Centre for Historical Archaeology

The School is home to Britain’s largest grouping of researchers specialising in historical archaeology.


Centre for Historical Archaeology

The Centre for Historical Archaeology is the UK’s only research institution dedicated to the archaeological study of the past 500 years. The CHA strives to foster productive and exciting scholarly discussion and debate on the recent past. We coordinate interdisciplinary and holistic research, while mentoring our postgraduate students as teachers and researchers. We aim to nurture a highly engaged community of historically-minded archaeologists and archaeologically-minded historians interested primarily in the social issues that cross-cut our various theoretical, temporal and geographical specialties.

What is historical archaeology?

The CHA takes historical archaeology to mean the study of the past 500 hundred years, but embraces comparison with other historical periods. Drawing upon archaeological, archival, and oral data sets, historical archaeologists combine multiple lines of evidence to foster sophisticated and complex perspectives on the past. These perspectives relate directly to issues that continue to colour the world in which we live, such as social inequality, conflict, and identity. Members of the CHA practice local, regional, national and international archaeologies, with particular expertise in English and North American archaeologies and histories. The CHA’s  flagship projects is Professor Sarah Tarlow’s Criminal Corpses Project.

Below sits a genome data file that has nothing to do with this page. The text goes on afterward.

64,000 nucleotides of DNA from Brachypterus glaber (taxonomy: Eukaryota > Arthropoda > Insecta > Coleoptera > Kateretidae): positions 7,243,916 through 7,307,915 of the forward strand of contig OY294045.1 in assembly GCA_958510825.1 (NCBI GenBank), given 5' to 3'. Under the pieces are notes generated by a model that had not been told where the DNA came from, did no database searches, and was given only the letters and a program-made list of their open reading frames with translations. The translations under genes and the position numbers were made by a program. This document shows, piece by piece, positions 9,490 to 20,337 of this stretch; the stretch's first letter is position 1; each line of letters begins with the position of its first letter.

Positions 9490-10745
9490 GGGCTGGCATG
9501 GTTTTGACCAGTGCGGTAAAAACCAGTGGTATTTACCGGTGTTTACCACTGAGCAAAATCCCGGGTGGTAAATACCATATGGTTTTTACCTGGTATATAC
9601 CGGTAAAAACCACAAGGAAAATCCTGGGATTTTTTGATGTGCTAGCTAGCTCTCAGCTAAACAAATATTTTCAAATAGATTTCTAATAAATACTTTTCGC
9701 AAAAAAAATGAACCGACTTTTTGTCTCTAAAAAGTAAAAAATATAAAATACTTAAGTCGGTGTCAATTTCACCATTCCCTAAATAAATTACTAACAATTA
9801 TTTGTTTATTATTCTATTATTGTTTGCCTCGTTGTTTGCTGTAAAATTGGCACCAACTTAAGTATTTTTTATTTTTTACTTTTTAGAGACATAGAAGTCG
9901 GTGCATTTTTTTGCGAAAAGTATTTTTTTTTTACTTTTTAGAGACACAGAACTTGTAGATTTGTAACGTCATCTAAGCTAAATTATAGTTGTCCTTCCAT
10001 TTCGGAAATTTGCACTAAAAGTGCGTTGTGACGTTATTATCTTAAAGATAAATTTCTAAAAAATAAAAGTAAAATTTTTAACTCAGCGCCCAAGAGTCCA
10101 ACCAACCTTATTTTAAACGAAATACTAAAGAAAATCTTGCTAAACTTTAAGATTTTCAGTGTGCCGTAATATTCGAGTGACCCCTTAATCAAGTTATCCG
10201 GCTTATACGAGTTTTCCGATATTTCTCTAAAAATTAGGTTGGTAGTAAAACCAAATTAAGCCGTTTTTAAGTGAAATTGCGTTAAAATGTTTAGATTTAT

History and Goals of the CHA

The Centre for Historical Archaeology was established in 2008 by Professor Marilyn Palmer to build on the strength of historical archaeology in the School of Archaeology and Ancient History at the University of Leicester.


The Centre is focusing activity on developing jointly funded research projects, creative student dissertation projects, PhD studentships and post-doctoral fellowships. During 2009-2010, we welcomed two short-term residential fellows: Dr M. Dores Cruz of the University of Denver  (examining Portuguese colonialism in Africa) and doctoral candidate Brent Fortenberry of Boston University (researching public space in Bermuda). The Centre also launched the (already well established and very successful) MA in Historical Archaeology in October 2008, available campus-based and through our distance learning programme.

Caribbean archThe Centre also supports dialogue in the discipline through the coordination of conferences and seminar series. We have held three successful postgraduate conferences that brought together research students examining topics in historical archaeology with a geographic range that included Australasia, Africa, Europe, the Americas, Britain, and Ireland. Our fourth conference ran in April 2013.

Since 2008, we have also welcomed eleven international guest speakers.

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Currently, staff of the School play major roles in the Society for Historical Archaeology, the Society for Medieval Archaeology, the Society for Post-Medieval Archaeology, the Irish Post-Medieval Archaeology Group and the Association for Industrial Archaeology.


Core Staff

Sarah Tarlow (Professor of Historical Archaeology)

Penelope Allison (Professor of Archaeology)

Deirdre O'Sullivan (Lecture in Archaeology)

Marilyn Palmer (Honorary Professor of Industrial Archaeology)

Richard Thomas (Senior Lecturer in Archaeology)

Ruth Young (Senior Lecturer in Archaeology)

B. Tyr Fothergill (Postdoctoral Researcher)

Sarah Newstead (Teaching Fellow in Historical Archaeology)


Postgraduate Associates

Emma Dwyer

Rebecca Gordon

Eric Tourigny


Additional related staff

Dr Neil Christie, Dr David Edwards, Professor Lin Foxhall, Dr Andy Merrills and Professor Graham Shipley


Honorary Fellows

Mr Nick Brannon, Dr M. Dores Cruz, Prof. David Gaimster, Dr Brent Fortenberry, Prof Audrey Horning, Dr Ian West, Dr Alasdair Brooks, and Dr Craig Cipolla.

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